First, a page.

The metaphor of the job hunt is inherently dis-empowering.
It casts you as a hunter, stalking prey which is doing everything in its power to elude you. It requires you to camouflage yourself, to hide your true colors in order to capture something.
I don’t know about you, but this does not seem like a good way to envision developing one of the most important parts of your life.
So how about creating a new, more empowering metaphor? Here are a few some of my clients and I have created:
Job Happy Hour
This framing allows S to enjoy the process. She’s a social animal so this metaphor helps her relax and stay confident. Just like at happy hour, there’s always one more person to talk to, one more lead to follow. Whether leads “pan out” or not, she’s having fun meeting people, making connections and mixing things up. And when she does hit upon a promising lead, it’s a result of her being more herself so it feels easy.
This is my metaphor for career management. I love putting different ideas and elements into the crock pot for a long, slow cook. When I first started imagining my post-HR life in 1996, I knew I wanted to use my voice, to support others in transforming their lives, to do something different every day and to work outside the corporate office environment. That's all I knew. Over time, these elements simmered and blended with my experience and actions to create my current work life.
What metaphor will inspire you to create the work life you most desire?
Creating meaningful work is a lifelong process, not an event.
Do you have the skills and stamina needed to take charge of your career for the long term?
I've started over many times in my career. In fact I'm in the midst of a big career change right now.
Over and over again I've come back to what I know is true about career change. And I've used this knowledge to support myself and my clients to create work lives that more fully align with their most important values and beliefs. Here's what I've learned.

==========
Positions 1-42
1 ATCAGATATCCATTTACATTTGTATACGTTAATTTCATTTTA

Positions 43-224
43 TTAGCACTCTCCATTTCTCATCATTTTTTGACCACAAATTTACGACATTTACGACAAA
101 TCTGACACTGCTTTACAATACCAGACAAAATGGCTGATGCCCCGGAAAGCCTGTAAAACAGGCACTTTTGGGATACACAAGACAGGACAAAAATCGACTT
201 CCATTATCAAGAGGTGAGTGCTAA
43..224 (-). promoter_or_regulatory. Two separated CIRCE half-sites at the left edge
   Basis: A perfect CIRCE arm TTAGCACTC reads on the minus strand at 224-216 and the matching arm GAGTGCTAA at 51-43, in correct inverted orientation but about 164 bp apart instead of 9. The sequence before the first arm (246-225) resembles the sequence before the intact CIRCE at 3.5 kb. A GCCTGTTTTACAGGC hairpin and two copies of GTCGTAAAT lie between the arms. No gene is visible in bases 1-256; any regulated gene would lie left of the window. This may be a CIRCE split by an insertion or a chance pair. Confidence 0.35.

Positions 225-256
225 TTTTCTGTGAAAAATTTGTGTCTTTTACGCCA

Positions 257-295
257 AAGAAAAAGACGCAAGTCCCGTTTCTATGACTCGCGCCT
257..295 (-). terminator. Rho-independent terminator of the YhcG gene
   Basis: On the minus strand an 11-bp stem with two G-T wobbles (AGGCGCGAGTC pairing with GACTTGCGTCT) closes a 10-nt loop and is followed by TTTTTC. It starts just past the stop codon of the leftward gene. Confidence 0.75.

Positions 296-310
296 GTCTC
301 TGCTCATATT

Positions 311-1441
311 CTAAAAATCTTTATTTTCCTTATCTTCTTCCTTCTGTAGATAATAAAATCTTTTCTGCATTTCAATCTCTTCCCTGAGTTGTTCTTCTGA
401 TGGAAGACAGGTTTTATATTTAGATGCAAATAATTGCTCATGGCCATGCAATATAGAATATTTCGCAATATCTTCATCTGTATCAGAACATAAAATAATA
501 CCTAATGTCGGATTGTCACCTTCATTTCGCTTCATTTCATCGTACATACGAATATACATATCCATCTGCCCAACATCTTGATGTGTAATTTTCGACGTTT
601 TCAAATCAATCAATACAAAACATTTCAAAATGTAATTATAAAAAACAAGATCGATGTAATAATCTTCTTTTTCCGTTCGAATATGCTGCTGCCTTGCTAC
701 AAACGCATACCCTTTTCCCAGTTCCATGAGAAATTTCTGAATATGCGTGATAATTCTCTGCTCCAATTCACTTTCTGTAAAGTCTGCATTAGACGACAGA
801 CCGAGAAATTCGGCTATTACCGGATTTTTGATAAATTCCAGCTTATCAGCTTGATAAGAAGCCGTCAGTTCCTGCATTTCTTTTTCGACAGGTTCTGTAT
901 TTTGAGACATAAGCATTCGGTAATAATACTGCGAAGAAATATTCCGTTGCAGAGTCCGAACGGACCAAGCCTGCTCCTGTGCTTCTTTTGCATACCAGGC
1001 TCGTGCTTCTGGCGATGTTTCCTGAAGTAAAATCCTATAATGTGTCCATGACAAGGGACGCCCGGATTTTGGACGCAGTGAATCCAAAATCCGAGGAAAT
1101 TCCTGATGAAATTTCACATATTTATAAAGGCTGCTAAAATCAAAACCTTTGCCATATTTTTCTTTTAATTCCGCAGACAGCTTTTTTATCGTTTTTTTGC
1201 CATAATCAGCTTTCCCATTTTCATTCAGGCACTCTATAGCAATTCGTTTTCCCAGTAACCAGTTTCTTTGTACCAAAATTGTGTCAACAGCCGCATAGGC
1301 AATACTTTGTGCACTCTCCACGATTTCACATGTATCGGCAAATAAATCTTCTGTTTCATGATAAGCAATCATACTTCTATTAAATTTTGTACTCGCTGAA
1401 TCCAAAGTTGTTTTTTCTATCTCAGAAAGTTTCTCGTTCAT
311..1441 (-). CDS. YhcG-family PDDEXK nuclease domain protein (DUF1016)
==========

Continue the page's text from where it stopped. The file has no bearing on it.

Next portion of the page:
My Four Key Truths to Creating Meaningful Work
1) You don't have to find a new job to start changing your career
In fact, you can start changing your career right now by changing how you relate and react to your current work. Make a list of things at work that are positive. Even if there's just one thing on the list, focus on that one thing. Make time for it. Savor it. Shift all your mental resources to appreciating and building on that one thing.
2) Urgency is your enemy. Take your time.
Career management is like using a crock-pot. We mix in ingredients and let it simmer. We come back and check on it, adjust seasonings, add what's neeeded and let it sit again. Too often, people approach their careers with a microwave mentality. This creates stress and panic.
3) Curiosity over passion.
I trust my curiosity and tend to follow it, even when I don't know where it's leading. Even when it seems to be taking me on a major tangent. It's no surprise that I met my husband on a blind date! In this podcast, Elizabeth Gilbert, the author Eat, Pray, Love, explains the superiority of curiosity better than I ever could.
4) The resume comes last. Long-term career fulfillment begins with inner work.
A resume created out of urgency, fear and stress will not reflect your truth. A resume created out of alignment, excitement, confidence and curiosity will open doors.
By following these key truths I have navigated several career changes and started a business. Last year I decided to give up my biggest, most predictable source of income in order to create space for something more meaningful. And just last week I was awarded work that will more than cover the income source I'm leaving behind. This new assignment will also allow me to travel and work in an industry I'm fascinated by.
What would you do if these truths were guiding your career?